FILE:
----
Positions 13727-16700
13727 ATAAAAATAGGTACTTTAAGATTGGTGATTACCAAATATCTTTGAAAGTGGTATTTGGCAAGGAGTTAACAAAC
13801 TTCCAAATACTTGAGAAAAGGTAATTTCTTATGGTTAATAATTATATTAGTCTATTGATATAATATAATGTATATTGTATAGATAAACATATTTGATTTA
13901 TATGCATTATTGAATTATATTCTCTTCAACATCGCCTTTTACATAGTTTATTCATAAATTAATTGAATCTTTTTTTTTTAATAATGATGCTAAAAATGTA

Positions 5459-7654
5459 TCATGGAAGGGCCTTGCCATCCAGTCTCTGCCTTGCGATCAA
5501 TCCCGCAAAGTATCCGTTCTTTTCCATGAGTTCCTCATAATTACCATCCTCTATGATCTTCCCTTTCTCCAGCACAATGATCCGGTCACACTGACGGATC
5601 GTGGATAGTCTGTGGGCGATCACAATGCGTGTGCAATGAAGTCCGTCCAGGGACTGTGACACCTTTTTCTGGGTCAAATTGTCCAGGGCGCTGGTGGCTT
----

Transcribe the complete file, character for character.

Positions 13727-16700
13727 ATAAAAATAGGTACTTTAAGATTGGTGATTACCAAATATCTTTGAAAGTGGTATTTGGCAAGGAGTTAACAAAC
13801 TTCCAAATACTTGAGAAAAGGTAATTTCTTATGGTTAATAATTATATTAGTCTATTGATATAATATAATGTATATTGTATAGATAAACATATTTGATTTA
13901 TATGCATTATTGAATTATATTCTCTTCAACATCGCCTTTTACATAGTTTATTCATAAATTAATTGAATCTTTTTTTTTTAATAATGATGCTAAAAATGTA

Positions 5459-7654
5459 TCATGGAAGGGCCTTGCCATCCAGTCTCTGCCTTGCGATCAA
5501 TCCCGCAAAGTATCCGTTCTTTTCCATGAGTTCCTCATAATTACCATCCTCTATGATCTTCCCTTTCTCCAGCACAATGATCCGGTCACACTGACGGATC
5601 GTGGATAGTCTGTGGGCGATCACAATGCGTGTGCAATGAAGTCCGTCCAGGGACTGTGACACCTTTTTCTGGGTCAAATTGTCCAGGGCGCTGGTGGCTT